More info: http://www.cawdorcastle.com/

Kilravock Castle


From Cawdor it only took about 15 minutes to backtrack to Kilravock Castle
Cawdor CastleCawdor CastleCawdor Castle

View from the gardens
where we had booked lodging for the night. The castle is now closed to public tours. Not sure why. We are in the Upper Tower Room in this Castle Hotel. It’s reached by climbing 3 flights of regular stairs and then up a short narrow stone spiral staircase. The bathroom is down a couple of stairs and across an extra narrow landing. The room is really huge with 2 twin beds and a double bed too. The double bed looks like it sinks a bit in the middle so mom and I are taking the twin beds. Since this is really a 14th century tower the walls are about 6 feet thick, so the windows are in these recesses that you can climb up on and look out the windows from.

The woman at reception carried mom’s giant heavy suitcase up for us thankfully! I managed mine with my right hand only up 4 flights. There is also a set of back stairs that is also a stone spiral just outside the door to the room (and on the way to the bathroom); if you step too far to the right you will fall right down them! The door
Kilravock CastleKilravock CastleKilravock Castle

Where we stayed in the 15th century tower!!
into the room is only about 5 feet tall, I would guess for protection against attackers. Even mom is chilly here and put the portable heater on, usually she has the window wide open.

The hotel is part of a Christian Trust. It has been home to the Rose family since 1460. Mary Queen of Scots, Bonnie Prince Charlie and Robert the Bruce have all stayed here at one time or another.
Kilravock Castle (pronounced 'Kil-rock') is a traditional Scottish castle, the Tower being built in 1460. It has been the seat of the Roses since that time. Origins of Kilravock -In the 6th century A.D., following the preaching of the missionary Columba in Inverness, the Nairn valley was evangelised and settled with several Christian churches. They were marked in place names by the prefix ‘Kil’ - the Celtic word for church. Tradition suggests that an area in the grounds of the castle, now occupied by a dovecote, was the site of an ancient church, apparently named after a Christian unknown to history. In May 1967 the castle opened its doors as an outstanding Christian Centre and in 1984 the 25th Baroness, Miss Elizabeth Rose, gave the castle and its immediate environs into the ownership of the Kilravock Castle Christian Trust, so that the Christian tradition of the Rose family may continue into the future.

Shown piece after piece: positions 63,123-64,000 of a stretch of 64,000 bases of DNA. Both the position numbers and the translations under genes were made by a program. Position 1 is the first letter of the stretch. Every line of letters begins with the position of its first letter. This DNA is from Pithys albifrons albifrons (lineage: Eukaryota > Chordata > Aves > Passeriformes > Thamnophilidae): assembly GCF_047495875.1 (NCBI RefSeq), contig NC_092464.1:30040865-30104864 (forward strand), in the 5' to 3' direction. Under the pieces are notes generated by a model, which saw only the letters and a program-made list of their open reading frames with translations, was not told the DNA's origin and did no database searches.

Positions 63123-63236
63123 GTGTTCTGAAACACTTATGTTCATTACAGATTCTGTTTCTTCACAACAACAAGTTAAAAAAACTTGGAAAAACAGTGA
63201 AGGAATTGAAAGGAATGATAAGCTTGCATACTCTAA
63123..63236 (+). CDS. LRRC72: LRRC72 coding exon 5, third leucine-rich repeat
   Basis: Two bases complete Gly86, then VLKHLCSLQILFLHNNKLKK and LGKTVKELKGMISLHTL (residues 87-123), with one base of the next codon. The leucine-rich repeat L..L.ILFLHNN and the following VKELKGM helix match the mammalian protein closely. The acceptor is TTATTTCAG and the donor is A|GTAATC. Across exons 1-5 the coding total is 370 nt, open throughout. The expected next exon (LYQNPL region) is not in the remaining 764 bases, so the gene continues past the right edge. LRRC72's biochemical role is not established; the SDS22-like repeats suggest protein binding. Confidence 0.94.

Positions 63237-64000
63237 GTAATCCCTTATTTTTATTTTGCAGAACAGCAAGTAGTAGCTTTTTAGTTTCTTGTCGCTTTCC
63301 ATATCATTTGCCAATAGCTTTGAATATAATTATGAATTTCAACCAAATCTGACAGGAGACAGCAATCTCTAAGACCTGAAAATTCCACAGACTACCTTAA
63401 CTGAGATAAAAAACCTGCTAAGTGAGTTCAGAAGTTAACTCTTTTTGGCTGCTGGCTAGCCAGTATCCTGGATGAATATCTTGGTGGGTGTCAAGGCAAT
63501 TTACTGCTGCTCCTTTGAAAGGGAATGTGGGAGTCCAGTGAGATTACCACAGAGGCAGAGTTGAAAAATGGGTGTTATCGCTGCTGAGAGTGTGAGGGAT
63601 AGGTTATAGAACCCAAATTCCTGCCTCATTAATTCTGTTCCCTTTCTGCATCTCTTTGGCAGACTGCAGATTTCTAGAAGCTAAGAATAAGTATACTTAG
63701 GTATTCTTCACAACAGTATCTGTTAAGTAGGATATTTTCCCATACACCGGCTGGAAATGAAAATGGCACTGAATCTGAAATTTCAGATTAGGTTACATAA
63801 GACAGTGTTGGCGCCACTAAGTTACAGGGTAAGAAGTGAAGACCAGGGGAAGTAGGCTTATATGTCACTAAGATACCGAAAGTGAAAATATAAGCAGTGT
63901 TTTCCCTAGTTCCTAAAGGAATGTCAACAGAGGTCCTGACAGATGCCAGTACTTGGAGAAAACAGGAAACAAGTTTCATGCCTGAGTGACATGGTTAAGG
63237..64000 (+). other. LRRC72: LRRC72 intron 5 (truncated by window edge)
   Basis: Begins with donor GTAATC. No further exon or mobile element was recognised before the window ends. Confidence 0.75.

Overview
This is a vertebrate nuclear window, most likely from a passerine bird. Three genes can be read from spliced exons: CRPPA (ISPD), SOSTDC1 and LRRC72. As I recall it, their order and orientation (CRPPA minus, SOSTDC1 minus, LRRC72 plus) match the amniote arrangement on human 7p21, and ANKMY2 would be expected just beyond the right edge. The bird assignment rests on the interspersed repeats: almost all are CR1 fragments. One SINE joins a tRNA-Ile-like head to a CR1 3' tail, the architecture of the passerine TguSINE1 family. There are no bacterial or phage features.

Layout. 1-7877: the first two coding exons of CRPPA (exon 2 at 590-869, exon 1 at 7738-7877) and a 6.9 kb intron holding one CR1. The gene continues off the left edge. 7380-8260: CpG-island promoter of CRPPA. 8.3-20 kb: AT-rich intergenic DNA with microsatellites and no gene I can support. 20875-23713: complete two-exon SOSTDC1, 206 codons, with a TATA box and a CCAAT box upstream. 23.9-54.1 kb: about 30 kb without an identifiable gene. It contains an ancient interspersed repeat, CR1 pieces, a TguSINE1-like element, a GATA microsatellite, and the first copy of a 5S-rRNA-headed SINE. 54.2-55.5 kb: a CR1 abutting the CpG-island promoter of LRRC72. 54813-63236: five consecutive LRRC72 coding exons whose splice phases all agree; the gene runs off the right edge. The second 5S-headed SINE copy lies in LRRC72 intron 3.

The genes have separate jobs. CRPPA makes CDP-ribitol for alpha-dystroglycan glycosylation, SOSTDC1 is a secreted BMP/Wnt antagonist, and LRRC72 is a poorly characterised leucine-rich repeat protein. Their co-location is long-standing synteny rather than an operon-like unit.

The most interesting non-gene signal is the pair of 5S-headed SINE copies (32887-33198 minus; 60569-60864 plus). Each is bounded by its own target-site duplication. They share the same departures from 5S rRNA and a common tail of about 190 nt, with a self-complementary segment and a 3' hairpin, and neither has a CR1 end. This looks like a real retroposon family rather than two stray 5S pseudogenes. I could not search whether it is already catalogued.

More info: http://www.kilravockcastle.com/history.html

Since the hotel doesn’t serve dinner we decided to go to Culloden Moor Inn for dinner on the receptionist’s advice. We left at 6pm so we could stop off at Clava Cairns on the way. It turns out the restaurant was literally right next to the Culloden Visitor Center and on the corner of the road leading to
Clava Cairns.

Clava Cairns and Dinner


Clava Cairns is only about one and a half miles from the restaurant down some single track roads. The Cairns are ancient stone circles which were burial sites. Mom stayed in the car while I walked around and took a few photos. I was the only one there except for a family that was also taking a look at the site.
Following the brown tourist signs to Clava Cairns takes you down some very minor roads and close to a spectacular railway viaduct en route to the car park for what are properly called the Prehistoric Burial Cairns of Balnuaran of Clava. You can see why the signposts stick with "Clava Cairns".

There are three burial cairns at Balnuaran, and they are part of a line of seven dotted along the south side of the valley of the River Nairn. These together form part of a group of some 45 very distinctive cairns in northern Inverness-shire, all called Clava Cairns after this location, which is where they were first studied. What sets them apart is their construction within a "kerb", a ring of large containing boulders.

More info: http://www.undiscoveredscotland.co.uk/inverness/clavacairns/index.html

Back to Kilravock


We made the short drive back to the restaurant and discovered that it’s a very popular place! If only we’d known we could have put our names in on the way by. The wait was about 45 minutes to an hour. We waited as we didn’t have a lot of choices in the area without driving all the way into Inverness. It turned out to be only about a 30 minute wait after all. I had the filett (yes that's how it was spelled!) of beef which was on the specials list - It was awesome with a mushroom and bacon gravy, green beans, carrots and chips. Mom had macaroni and cheese. Okey-dokey! She said it was extra cheesy.

We came back to the hotel in the pitch dark - that was interesting! We had to use our front door key to get in and no sooner had we gotten upstairs then Steve called. Of course he couldn’t hear me in the tower room with the 6 foot thick walls! He said he would call back so I dashed back down the 4 flights of stairs and out onto the front lawn just as he called back. Now shower and sleep!